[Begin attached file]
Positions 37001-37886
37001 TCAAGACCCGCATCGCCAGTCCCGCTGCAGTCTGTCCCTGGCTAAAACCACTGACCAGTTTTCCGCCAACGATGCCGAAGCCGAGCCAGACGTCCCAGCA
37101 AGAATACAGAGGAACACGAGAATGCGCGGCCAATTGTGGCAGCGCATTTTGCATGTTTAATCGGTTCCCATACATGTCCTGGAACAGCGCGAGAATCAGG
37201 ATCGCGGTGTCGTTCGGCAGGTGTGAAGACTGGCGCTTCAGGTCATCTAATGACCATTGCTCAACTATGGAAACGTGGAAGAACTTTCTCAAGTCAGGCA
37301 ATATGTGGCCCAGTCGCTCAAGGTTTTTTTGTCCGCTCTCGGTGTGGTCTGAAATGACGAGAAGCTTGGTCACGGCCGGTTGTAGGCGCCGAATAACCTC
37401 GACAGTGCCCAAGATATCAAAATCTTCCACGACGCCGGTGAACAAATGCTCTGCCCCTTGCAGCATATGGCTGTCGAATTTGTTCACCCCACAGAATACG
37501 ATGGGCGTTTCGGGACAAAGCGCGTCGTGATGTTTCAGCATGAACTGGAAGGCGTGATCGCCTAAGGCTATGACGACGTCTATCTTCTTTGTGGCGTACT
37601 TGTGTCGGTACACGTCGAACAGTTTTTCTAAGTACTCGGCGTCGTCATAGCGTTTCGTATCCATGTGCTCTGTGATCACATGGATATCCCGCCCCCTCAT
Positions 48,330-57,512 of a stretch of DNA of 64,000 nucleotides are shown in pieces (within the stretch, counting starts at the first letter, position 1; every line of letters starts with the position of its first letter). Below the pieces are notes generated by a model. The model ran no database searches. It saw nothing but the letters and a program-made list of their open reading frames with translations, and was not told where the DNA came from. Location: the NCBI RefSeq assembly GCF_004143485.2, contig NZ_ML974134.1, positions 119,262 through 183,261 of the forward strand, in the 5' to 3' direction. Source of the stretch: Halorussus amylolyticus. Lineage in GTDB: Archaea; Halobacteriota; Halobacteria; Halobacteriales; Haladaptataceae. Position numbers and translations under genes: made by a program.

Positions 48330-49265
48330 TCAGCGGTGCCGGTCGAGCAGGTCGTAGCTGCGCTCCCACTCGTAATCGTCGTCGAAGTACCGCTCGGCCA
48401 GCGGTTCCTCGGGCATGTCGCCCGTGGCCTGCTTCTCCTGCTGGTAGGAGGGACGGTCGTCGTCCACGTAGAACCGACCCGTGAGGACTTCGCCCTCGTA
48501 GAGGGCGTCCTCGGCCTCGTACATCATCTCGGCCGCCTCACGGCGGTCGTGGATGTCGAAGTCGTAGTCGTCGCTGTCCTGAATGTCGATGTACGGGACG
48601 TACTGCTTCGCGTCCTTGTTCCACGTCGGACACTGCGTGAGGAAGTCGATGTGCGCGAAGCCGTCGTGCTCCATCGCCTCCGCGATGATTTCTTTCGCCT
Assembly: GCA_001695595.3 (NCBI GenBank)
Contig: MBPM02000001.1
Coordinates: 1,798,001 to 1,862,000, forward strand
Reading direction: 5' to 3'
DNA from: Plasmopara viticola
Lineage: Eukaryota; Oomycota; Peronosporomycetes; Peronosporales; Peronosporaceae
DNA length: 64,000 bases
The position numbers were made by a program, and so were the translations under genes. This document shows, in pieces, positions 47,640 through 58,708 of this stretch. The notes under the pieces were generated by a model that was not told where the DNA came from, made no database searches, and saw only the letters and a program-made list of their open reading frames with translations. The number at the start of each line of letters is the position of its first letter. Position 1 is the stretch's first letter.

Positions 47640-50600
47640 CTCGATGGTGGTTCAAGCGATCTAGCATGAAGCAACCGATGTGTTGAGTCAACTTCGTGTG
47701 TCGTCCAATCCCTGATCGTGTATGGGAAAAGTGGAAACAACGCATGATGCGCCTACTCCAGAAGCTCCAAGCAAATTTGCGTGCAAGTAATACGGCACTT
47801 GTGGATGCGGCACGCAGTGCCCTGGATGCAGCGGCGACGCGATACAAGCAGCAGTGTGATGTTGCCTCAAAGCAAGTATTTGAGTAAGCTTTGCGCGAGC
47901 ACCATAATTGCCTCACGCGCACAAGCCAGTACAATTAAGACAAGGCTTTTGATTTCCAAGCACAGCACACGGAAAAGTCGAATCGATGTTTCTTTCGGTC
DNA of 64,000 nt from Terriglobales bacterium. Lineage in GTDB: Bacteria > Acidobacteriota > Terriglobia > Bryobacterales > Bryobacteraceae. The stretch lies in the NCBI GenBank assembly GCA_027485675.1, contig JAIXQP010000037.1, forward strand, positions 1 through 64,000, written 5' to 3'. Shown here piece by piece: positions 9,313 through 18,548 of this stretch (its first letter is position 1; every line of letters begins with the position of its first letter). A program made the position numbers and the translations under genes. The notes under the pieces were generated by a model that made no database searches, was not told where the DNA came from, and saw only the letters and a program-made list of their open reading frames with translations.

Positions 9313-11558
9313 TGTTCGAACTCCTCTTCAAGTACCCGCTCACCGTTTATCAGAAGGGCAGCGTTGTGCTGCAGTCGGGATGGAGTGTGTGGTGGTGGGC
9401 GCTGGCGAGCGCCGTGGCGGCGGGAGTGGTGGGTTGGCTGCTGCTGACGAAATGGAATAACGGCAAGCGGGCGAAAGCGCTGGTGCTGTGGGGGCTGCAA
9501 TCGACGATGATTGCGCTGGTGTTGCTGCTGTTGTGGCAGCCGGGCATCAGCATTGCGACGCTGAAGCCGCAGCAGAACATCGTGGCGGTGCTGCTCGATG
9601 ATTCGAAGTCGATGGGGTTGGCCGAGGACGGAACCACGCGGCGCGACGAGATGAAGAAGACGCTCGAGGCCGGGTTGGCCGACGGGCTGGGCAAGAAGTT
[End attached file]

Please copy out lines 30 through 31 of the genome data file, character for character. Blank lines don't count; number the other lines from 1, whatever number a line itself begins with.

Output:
9313 TGTTCGAACTCCTCTTCAAGTACCCGCTCACCGTTTATCAGAAGGGCAGCGTTGTGCTGCAGTCGGGATGGAGTGTGTGGTGGTGGGC
9401 GCTGGCGAGCGCCGTGGCGGCGGGAGTGGTGGGTTGGCTGCTGCTGACGAAATGGAATAACGGCAAGCGGGCGAAAGCGCTGGTGCTGTGGGGGCTGCAA